Table of Contents
This issue features articles about education — both academic and professional, continuing education. Also featured is a look at high resolution production and post-production and a Spotlight on Washington, DC and the surrounding states.
With HD formats now firmly entrenched in production and post, many in the industry have begun to migrate to even higher resolutions, using 2K, 3K, 4K and 5K cameras, especially for effects-intensive projects, and following a 2K or 4K pipeline for postproduction.
For some high school and college students today, hitting the soundstage or manning an edit session is as much a part of the school day as cracking open a book. Whether it’s a county with the foresight to provide media education in its high schools, a charter school dedicated to a specialized curriculum or colleges that immerse students in real-world production and post, the next generation of film, video and digital professionals is gaining valuable hands-on experience.
The only constant in this business is change, so savvy production and postproduction professionals seeking to stay current, to sharpen their skills and to learn new ones are taking advantage of an array of classes, workshops and interactive webcasts to gain new insights.
The District of Columbia and the three states (Maryland, Virginia and West Virginia) that comprise the Capital Region are hosting film and television productions as diverse as the area’s landscapes. With Washington, D.C. pushing for incentives, Maryland boosting its package, Virginia successfully implementing its program and West Virginia serving up some generous incentive numbers, no wonder the region is attracting the likes of Spielberg – twice! – Eastwood, HBO, Showtime and many innovative indie producers.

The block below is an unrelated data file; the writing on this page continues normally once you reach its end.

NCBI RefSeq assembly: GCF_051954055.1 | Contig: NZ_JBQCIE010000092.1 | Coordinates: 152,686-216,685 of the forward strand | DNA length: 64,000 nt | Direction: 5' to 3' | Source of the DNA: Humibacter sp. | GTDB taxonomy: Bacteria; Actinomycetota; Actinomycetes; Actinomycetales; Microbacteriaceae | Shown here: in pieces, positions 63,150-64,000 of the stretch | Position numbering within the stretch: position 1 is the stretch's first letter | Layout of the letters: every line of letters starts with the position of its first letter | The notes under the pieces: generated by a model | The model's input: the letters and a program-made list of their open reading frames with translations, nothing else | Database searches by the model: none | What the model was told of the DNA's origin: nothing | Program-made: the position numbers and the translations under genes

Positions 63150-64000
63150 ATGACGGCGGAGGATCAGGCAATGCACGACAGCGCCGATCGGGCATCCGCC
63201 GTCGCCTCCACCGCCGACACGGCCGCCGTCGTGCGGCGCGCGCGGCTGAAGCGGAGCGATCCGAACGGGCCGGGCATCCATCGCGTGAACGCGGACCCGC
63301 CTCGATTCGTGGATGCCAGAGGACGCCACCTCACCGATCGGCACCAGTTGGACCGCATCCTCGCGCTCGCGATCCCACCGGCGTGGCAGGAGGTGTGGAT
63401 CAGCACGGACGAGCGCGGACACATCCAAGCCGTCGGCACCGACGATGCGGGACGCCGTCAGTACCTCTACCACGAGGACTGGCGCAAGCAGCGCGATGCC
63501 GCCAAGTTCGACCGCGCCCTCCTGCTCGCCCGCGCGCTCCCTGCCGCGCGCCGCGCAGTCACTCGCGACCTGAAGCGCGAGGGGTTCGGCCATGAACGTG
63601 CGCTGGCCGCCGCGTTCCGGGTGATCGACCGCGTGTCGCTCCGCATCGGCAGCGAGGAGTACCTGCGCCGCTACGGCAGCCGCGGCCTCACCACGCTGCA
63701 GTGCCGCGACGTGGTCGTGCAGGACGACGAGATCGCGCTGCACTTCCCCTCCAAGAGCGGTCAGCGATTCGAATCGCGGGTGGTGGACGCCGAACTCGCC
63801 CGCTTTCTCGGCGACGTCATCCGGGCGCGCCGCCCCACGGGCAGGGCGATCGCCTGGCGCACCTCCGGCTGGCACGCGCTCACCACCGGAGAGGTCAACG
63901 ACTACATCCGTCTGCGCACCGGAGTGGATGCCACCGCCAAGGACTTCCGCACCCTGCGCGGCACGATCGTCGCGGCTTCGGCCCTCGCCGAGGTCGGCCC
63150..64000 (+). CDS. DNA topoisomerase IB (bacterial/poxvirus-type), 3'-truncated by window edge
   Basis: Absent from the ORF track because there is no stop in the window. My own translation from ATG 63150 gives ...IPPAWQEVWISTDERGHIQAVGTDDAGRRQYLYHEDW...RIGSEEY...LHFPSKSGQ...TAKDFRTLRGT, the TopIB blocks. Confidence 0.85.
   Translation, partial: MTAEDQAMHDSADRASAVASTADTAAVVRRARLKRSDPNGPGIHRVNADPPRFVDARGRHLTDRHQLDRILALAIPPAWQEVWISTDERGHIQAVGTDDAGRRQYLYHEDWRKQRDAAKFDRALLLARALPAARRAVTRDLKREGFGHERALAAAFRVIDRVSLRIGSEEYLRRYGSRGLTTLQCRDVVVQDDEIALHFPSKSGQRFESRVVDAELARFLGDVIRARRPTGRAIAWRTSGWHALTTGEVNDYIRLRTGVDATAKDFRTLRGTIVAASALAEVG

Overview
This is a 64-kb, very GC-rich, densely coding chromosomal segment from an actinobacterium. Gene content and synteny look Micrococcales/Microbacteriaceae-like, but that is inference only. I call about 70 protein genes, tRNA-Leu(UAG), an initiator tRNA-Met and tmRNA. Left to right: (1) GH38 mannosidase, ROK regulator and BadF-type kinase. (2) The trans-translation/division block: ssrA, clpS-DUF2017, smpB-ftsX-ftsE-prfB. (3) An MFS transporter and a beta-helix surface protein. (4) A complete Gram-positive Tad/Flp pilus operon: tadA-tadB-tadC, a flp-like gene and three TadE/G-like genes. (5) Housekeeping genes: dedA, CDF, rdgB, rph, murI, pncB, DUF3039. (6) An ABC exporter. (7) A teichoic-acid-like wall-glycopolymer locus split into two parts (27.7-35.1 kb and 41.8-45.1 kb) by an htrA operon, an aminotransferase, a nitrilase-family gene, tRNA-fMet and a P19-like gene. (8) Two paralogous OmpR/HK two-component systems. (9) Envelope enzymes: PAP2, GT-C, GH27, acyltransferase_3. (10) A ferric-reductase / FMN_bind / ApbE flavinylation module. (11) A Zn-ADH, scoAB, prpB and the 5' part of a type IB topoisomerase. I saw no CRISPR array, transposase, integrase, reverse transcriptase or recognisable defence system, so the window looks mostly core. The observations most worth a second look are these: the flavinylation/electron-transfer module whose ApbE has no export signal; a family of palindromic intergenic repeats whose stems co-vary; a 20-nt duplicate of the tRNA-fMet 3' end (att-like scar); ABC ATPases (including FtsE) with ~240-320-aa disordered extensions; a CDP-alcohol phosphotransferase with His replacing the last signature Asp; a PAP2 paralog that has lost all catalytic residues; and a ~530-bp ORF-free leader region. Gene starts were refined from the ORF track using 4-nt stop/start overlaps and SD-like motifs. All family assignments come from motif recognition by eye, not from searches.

In production and postproduction, where technical knowledge and skills combine with creativity, it’s vital that the next generation of video and filmmakers get hands-on experience with today’s tools – and that working professionals keep up with new equipment and workflows.
Recently, brothers Gary and Michael combined forces and declared themselves co-directors specializing in comedy commercials. They call their Los Angeles-based firm, The Wolf Brothers (www.thewolfbrothers.com).
Successful television shows find compelling cinematic looks. A pilot introduces the idea for the series and sets the tone. If the program is picked up, the DP refines the look with signature camera moves and distinctive lighting over the course of the first season.
“There are always new producers coming along and, for newcomers, copyright and legal issues surrounding music are kind of a black hole – they’re very complex. The copyright law creates a bundle of different rights: ‘mechanical rights’ to make copies, ‘synchronization rights,’ which permit synching a copyrighted work with a video, visual images or other audio sounds, and ‘performance rights,’ which allow a TV station or cable channel to broadcast the work. No wonder people getting into production for the first time scratch their heads!